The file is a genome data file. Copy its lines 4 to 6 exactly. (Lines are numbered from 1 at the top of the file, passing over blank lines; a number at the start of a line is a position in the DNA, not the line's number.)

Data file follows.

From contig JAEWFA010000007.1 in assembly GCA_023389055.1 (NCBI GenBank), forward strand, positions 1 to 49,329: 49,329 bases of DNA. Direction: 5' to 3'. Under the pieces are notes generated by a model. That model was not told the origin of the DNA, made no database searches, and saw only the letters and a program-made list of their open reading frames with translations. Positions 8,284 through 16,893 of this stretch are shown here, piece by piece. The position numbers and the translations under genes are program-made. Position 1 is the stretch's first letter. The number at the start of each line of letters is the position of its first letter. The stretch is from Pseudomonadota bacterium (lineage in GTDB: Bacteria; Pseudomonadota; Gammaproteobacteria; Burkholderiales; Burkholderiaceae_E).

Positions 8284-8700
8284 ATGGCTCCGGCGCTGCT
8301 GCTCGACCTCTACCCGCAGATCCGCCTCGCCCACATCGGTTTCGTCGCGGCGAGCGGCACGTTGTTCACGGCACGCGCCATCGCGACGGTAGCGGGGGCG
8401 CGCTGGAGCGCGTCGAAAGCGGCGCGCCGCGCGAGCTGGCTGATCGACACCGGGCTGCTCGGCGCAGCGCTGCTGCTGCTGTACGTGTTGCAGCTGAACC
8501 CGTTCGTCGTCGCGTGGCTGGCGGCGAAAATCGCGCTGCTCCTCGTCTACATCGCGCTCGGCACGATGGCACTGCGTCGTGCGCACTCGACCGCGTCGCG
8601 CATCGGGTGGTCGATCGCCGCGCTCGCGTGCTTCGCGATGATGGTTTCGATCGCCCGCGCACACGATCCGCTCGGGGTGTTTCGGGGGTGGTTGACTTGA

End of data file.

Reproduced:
8301 GCTCGACCTCTACCCGCAGATCCGCCTCGCCCACATCGGTTTCGTCGCGGCGAGCGGCACGTTGTTCACGGCACGCGCCATCGCGACGGTAGCGGGGGCG
8401 CGCTGGAGCGCGTCGAAAGCGGCGCGCCGCGCGAGCTGGCTGATCGACACCGGGCTGCTCGGCGCAGCGCTGCTGCTGCTGTACGTGTTGCAGCTGAACC
8501 CGTTCGTCGTCGCGTGGCTGGCGGCGAAAATCGCGCTGCTCCTCGTCTACATCGCGCTCGGCACGATGGCACTGCGTCGTGCGCACTCGACCGCGTCGCG